White House COVID-19 Response Team Combats Delta Variant
July 01, 2021
The spread of the “hyper transmissible” Delta variant poses a significant public health concern in areas with low COVID-19 vaccination rates, the White House’s COVID-19 response team said today.
During a press briefing, the nation’s leading public health officials offered a look at the progress in the worldwide COVID-19 vaccination effort and the need to remain vigilant about the virus and its variants.
This week, the Centers for Disease Control and Prevention (CDC) reported a seven-day average of 12,600 new COVID-19 cases. That’s down about 95 percent from the January peak, but marks a 10 percent increase from last week, said Dr. Rochelle Walensky, CDC director. Hospitalizations have declined about 1 percent from last week, Dr. Walensky said.
Across Pennsylvania, there have been 174 new COVID-19 cases reported on a seven-day average, which is down from the prior week of 188 new cases.
The Delta variant accounts for about 25 percent of all new COVID-19 cases, and it’s expected to be the most prevalent variant in the coming months, Dr. Walensky said.
"As the Delta variant continues to spread across the country, we expect to see increased transmission in these communities unless we can vaccinate more people now," Dr. Walensky said.
Among the key takeaways from today’s briefing:
- Vulnerable communities: Public health officials are worried about the spread of the Delta variant in areas with low COVID-19 vaccination rates. There are about 1,000 counties in the U.S. with COVID-19 vaccine rates below 30 percent, Dr. Walensky said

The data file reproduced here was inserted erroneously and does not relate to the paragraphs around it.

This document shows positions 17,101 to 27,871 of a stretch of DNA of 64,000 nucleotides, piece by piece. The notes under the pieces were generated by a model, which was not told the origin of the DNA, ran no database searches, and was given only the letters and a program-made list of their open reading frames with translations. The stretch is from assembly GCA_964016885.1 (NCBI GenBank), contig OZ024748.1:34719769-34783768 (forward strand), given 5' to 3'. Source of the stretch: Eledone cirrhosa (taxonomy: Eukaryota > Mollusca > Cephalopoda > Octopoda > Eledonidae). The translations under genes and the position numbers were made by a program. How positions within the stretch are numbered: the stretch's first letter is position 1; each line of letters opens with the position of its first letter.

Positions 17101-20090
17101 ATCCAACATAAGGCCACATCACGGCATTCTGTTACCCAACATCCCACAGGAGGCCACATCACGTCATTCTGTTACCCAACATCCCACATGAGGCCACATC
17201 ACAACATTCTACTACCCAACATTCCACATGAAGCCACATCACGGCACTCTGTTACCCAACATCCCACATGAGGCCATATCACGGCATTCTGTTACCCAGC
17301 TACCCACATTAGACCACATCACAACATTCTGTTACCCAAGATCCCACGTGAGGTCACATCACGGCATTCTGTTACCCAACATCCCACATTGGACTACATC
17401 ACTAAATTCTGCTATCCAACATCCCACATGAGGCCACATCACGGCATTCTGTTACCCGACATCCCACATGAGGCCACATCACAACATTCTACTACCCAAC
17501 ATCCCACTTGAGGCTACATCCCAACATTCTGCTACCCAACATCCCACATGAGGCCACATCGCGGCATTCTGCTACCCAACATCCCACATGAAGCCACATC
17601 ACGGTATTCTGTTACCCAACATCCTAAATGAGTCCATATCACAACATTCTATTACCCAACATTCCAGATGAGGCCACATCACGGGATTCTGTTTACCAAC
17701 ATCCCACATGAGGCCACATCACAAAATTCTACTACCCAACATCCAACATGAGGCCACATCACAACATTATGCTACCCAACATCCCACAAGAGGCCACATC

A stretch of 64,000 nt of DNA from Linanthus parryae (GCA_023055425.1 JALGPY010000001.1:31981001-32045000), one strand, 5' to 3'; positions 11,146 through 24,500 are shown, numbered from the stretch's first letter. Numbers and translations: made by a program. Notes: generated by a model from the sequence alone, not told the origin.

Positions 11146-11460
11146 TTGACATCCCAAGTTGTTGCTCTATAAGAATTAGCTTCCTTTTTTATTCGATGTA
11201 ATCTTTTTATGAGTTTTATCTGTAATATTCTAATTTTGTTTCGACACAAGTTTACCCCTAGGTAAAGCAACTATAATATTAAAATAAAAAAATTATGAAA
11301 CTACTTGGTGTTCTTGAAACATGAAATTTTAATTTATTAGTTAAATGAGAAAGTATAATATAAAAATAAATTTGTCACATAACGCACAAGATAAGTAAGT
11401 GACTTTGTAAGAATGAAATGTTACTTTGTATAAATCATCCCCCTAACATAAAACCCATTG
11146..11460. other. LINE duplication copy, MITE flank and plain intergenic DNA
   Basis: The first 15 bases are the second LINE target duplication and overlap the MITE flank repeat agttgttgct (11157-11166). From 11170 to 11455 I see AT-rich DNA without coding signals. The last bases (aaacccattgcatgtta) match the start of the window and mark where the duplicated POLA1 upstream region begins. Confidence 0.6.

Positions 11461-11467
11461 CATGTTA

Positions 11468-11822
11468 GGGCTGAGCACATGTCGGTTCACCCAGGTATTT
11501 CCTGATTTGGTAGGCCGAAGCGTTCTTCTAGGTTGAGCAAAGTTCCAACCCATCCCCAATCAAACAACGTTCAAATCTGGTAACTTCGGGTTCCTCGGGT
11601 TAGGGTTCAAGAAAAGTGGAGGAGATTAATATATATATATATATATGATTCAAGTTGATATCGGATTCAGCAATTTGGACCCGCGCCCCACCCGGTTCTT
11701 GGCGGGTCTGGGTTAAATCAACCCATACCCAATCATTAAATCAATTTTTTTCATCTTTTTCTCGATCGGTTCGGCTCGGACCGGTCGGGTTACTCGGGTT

- Protection against the virus and variants: The approved two-dose COVID-19 vaccines provide significant protection against severe cases and hospitalizations from the Delta variant, especially two weeks after the second dose. The federal government still is collecting data about the Johnson & Johnson vaccine, but early signs indicate that it also provides protection against the variant, said Dr. Anthony Fauci, the White House’s Chief Medical Advisor
- Ongoing initiative: The U.S. has committed to sharing more than 580 million COVID-19 doses worldwide to prevent the spread of the virus. The federal government also plans to deploy “COVID-19 surge response teams” to help reduce the spread of the virus across the U.S., expanding testing, vaccination, and contact tracing to support areas with low vaccination rates
HAP continues to encourage Pennsylvanians to contact their health care provider if they have questions about any of the three approved COVID-19 vaccines or to make an appointment. Getting your COVID-19 vaccine brings us one step closer to the end of the pandemic.
The vaccines are free, widely available, and provide outstanding protection against COVID-19.
For more information, contact Robert Shipp III, PhD, BSN, RN, NEA-BC, HAP’s vice president, population health and clinical affairs.